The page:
The specific aim of ecumenism is to overcome the obstacles that stand in the way of Christian unity. Why then the one-sided table above that is based on arguments used by Catholic apologists in debate, and why the use of the word ‘revolution’ rather than ‘reformation’ when mentioning Protestantism? So as to emphasise that the Protestant Reformation did not ‘reform’ Christianity but rather caused a split in the Body of believers contrary to the will of Christ (Jn 17: 21). The ‘one-sidedness’ comes from the fact that ecumenism is specifically about helping separated Christians come back into full union with the Catholic Church. However, no offense is intended. Quoting Vatican Council II’s Decree on Ecumenism, n. 11: ‘nothing is so foreign to the spirit of ecumenism as a false conciliatory approach which harms the purity of Catholic doctrine and obscures its assured meaning … Catholic belief needs to be explained more profoundly and precisely, in ways which our separated brethren too...

  8. Religious views on same-sex marriage - Wikipedia › wiki › Religious_views_on_same
    • Religious Support
    • Religious Opposition
    • Freedom of Religion


    Due to the ambivalent language about homosexuality in Buddhistteachings, there has been no official stance put forth regarding the issue of marriage between members of the same gender. There is no official Buddhist position on the issue of same-sex marriage. On October 11, 1995, some religious leaders gave testimony to the Commission on Sexual Orientation and the Law in support of same-gender marriages. Robert Aitken, co-founder and teacher of the Honolulu Diamond Sangha, a Zen Buddhist socie...


    Support and affirmation of marriage rights for same-sex couples generally comes from certain Christian denominations that are considered theologically liberal. Some examples of religious organizations voicing their support for same-sex marriage include Metropolitan Community Church, the United Church of Christ, the United Church of Canada, the Christian Church (Disciples of Christ), the Episcopal Church of the United States, the Anglican Church of Canada, the Evangelical Lutheran Church In Am...

    Unitarian Universalists and Unitarians

    At the 1996 United States Unitarian Universalist General Assembly, delegates voted overwhelmingly that they would perform same-sex marriage ceremonies, and the church has been performing weddings with and without state sanction ever since.Likewise Canadian Unitarian Universalist congregations perform same-sex marriages and the Canadian Unitarian Council their national organization supports this work through its Lay Chaplaincy program. Also the British Unitarian churchis at the forefront of th...

    The vast majority of Christian groups have been vocal and politically active in opposing same-sex marriage laws in the United States. Same-sex marriage opponents sometimes claim that extending marriage rights to same-sex couples could undercut the conventional purpose of marriage. Roman Catholic advocates of monogamous heterosexual marriages contend that same-sex relationships cannot be considered marriages because marriage, by definition, necessarily involves the uniting of two members of the opposite sex. Other religious arguments for an opposite-sex definition of marriage hold that same-sex relationships should not be recognized as marriages because same-gender sexual activity is contrary to God's will, is immoral, and subverts God's creative intent for human sexuality. Christian opposition to same-sex marriage also comes from the belief that same-sex marriage normalizes homosexual behavior and would encourage it, instead of encouraging resistance to same-sex attraction.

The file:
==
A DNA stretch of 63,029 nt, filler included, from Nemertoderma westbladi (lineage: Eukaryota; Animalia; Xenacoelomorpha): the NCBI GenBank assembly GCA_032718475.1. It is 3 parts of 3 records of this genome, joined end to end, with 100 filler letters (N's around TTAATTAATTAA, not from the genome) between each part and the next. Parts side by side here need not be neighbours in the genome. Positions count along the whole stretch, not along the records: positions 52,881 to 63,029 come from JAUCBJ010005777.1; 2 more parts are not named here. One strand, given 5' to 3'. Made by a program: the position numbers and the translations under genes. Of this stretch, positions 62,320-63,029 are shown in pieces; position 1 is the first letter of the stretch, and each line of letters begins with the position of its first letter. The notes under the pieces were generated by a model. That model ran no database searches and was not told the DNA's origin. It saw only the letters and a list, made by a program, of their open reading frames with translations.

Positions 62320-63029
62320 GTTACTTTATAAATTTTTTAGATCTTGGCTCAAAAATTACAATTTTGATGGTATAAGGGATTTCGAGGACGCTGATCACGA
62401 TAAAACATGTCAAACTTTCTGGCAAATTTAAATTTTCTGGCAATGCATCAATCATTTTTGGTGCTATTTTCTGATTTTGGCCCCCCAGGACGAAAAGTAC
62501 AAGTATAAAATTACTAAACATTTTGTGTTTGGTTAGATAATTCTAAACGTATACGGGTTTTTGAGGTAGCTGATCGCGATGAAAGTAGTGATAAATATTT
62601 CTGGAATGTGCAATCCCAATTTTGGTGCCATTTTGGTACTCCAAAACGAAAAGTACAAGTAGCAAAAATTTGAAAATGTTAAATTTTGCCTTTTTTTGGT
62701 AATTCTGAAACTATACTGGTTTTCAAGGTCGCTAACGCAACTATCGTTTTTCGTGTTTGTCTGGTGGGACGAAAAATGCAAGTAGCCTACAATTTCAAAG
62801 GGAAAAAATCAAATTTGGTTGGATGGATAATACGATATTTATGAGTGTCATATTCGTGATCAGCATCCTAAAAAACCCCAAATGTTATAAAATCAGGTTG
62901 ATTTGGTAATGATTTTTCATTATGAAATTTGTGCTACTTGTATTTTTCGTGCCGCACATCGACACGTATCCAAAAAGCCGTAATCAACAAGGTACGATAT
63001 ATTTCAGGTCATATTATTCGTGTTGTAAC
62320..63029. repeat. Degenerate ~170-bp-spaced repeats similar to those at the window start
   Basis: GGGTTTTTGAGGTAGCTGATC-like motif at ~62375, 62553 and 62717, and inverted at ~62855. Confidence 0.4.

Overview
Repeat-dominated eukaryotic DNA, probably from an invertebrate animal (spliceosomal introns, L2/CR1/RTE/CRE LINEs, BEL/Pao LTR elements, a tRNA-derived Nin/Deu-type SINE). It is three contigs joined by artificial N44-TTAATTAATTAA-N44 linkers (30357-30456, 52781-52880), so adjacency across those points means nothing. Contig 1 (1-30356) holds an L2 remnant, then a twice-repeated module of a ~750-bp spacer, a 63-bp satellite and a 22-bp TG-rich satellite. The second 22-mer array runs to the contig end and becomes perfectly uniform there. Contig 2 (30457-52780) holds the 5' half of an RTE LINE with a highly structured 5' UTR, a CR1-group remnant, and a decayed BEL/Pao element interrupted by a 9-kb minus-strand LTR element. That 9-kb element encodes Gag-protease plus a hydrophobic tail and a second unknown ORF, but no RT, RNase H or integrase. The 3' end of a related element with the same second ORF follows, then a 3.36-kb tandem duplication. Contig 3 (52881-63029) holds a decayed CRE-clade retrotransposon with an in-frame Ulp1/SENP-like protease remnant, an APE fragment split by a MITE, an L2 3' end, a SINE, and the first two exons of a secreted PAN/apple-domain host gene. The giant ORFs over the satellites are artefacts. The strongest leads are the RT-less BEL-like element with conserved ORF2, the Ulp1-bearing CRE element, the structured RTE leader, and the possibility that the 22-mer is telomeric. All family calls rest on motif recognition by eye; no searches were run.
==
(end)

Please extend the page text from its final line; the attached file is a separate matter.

One source of controversy is how same-sex marriage affects freedom of religion. There is concern that religious communities might not be legally able to decide what type of marriages to solemnize. Some same-sex married couples have challenged religious organizations that exclude them from access to public facilities maintained by those organizations, such as schools, health care centers, social service agencies, summer camps, homeless shelters, nursing homes, orphanages, retreat houses, community centers, and athletic programs. Opponents of same-sex marriage have expressed concerns that this limits their religious freedoms. For example, conservatives worry that a Christian college would risk its tax-exempt status by refusing to admit a legally married gay couple to married-student housing. Some legal analysts suggest that failure to reflect gay rights within their organizations may cost some religious groups their tax-exempt status. In addition, religious opponents of same-sex marri...

  9. Are Different Denominations Actually Different Religions ... › threads › are-different

    There naturally will be differences in belief but the main beliefs will be the same like Christ is God and died and resurrected etc. "Denominations" that differ with the main beliefs can and are considered different religions (often just known as non Christians even if they believe in Jesus in some ways)

  10. New religious movements - Christianity › article › new-religious-movements

    New Religious Movements (NRMs) are also called minority religions, but some people might refer to them as ‘sects’ or ‘cults’. The range of NRMs varies from larger, well-established and well-known groups, to all kinds of niche spiritualities, therapies and practices which might be found online.

  11. What are the beliefs of the Ethiopian Orthodox Church? › what-are-the-beliefs-of-the

    About 62.8 percent (Orthodox 43.5%, Protestant 18.6% and Catholic 0.7 %) of the people of Ethiopia are Christians, and Christianity is predominant in the north. All the southern regions have Muslim majorities, who represent about 33.9 percent of the country's population.